ERC Eligibility for Businesses Under the Suspension Test
The COVID-19 pandemic impacted many businesses. The Employee Retention Credit (ERC) aimed to reduce this strain. An eligible employer may apply for the ERC if:
- They experienced a significant drop in gross receipts
- They pass the ERC suspension test
While the standards for gross receipts are relatively easy to understand, the suspension test may be more confusing. A qualified attorney can help you learn more about whether you qualify.
What is the ERC Suspension Test?
According to the ERC requirements, businesses that experienced full or partial suspension may be eligible for the program. The suspension test determines whether you meet those requirements by looking at the following:
- Whether your business was affected by a governmental order
- How heavily these mandates impacted your business
How Do You Qualify Under the Suspension Test?
Suppose you’ve determined your business had suspended operations. If so, you’ll need to consider two additional factors to pass the ERC suspension test.
If you want to apply for the ERC, you first must prove your business was affected by a governmental mandate related to the COVID-19 pandemic. Such mandates may include those specifying that all non-essential businesses had to shut down temporarily, that you were to reduce business hours, or that you needed to limit store capacity.
In addition, governmental orders could indirectly affect your business. For example, if a state’s government forced non-essential businesses to close, you may have struggled to find the supplies you needed.
Take note of the governmental order in question. Gather documents illustrating how it affected your business. The more information you have, the higher probability of a successful claim.
The Impact on Your Business
If your business experienced a full suspension — for example, you ceased operations since you owned a non-essential business — the impact is clear. Your business couldn’t operate at all, and so your business suffered. Experiencing a partial suspension, however, may make the situation more complicated.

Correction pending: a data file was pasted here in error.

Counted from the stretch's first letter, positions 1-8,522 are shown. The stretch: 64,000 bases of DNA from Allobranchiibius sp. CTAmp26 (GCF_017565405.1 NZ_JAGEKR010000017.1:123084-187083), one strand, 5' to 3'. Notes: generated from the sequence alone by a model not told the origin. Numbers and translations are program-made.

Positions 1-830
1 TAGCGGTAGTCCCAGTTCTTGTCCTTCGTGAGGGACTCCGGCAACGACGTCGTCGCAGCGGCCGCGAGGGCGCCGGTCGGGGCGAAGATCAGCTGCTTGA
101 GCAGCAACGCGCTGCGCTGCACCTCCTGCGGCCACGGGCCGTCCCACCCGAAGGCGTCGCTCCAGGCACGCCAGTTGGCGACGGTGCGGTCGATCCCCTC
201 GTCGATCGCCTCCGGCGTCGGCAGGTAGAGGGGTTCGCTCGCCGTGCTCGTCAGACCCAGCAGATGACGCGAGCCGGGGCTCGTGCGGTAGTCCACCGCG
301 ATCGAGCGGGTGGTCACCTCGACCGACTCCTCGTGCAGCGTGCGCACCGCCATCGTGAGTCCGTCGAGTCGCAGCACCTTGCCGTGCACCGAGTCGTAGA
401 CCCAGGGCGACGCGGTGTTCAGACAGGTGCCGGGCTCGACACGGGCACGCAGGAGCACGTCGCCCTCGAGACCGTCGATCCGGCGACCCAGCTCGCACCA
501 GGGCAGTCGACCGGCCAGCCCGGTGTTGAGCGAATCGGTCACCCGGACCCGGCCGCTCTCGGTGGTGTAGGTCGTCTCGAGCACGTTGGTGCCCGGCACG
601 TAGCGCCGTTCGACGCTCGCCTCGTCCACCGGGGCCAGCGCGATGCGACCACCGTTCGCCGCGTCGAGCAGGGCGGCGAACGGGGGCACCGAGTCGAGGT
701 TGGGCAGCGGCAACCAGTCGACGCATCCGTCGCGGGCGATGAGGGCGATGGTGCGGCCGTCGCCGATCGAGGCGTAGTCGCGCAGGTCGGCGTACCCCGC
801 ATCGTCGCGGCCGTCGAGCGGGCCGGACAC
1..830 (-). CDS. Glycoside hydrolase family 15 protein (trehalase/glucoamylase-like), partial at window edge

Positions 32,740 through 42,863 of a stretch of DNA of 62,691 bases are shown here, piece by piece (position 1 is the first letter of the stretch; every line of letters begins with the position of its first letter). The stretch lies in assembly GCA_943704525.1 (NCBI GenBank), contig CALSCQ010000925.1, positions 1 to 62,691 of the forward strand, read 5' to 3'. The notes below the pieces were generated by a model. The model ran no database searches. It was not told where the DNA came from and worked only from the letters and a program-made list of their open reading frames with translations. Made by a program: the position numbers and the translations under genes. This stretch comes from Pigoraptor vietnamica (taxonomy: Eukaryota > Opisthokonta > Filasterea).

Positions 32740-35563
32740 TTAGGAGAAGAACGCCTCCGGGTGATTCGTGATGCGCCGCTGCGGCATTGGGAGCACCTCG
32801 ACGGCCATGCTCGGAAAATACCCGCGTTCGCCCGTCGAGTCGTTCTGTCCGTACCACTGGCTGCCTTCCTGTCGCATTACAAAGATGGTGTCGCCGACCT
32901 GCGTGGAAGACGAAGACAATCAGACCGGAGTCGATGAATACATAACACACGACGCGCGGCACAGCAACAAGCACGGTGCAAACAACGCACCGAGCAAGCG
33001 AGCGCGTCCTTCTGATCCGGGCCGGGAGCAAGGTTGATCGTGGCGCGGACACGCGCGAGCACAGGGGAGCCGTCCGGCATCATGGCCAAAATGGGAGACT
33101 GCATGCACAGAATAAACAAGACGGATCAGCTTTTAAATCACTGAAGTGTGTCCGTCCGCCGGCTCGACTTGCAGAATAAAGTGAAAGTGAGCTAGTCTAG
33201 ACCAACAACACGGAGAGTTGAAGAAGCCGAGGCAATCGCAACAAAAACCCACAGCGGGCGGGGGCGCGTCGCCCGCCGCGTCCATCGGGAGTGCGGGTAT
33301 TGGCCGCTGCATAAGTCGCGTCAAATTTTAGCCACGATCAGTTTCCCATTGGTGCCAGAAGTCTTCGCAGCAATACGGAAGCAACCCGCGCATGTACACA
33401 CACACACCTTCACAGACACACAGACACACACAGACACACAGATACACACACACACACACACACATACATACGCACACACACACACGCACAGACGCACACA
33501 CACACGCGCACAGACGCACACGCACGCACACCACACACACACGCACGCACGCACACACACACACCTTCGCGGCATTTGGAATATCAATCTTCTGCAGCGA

Your business may have experienced a partial suspension if you had to limit operations, you closed down certain locations (but not others), or supplier shutdowns impacted your revenue. In these cases, you need to prove your business experienced a significant impact through one of two tests:
- Size Test: If governmental mandates forced you to suspend a more-than-nominal portion of your business operations, you would use this test. To qualify, you’d need to show that shutting down that portion of your business reduced your gross receipts by more than 10% or that the hours of service performed by employees fell by 10%.
- Effect Test: If you had to make modifications to your business operations, you would use the effect test. To qualify, you’d need to prove that business modifications reduced your ability to provide goods and services by 10% or more. In addition, if you had to close more than 10% of your business, you could qualify under the effect test.
Important Considerations for the Suspension Test
Not every business affected by government orders qualifies for the ERC. For example, if you were able to continue business operations remotely, you may not be eligible. In addition, even if you are eligible, you can only claim wages from the calendar quarters the governmental mandate applies to.
Reach Out to Dayes Law Firm PC To Determine Whether You’re Eligible for the ERC
Navigating the ERC suspension test can sometimes feel confusing. Partnering with a qualified attorney can make your situation a little easier.
At Dayes Law Firm PC, we can help you determine your eligibility and help you file a claim. Call (866) 257-1223 or fill out our contact form to request a free consultation.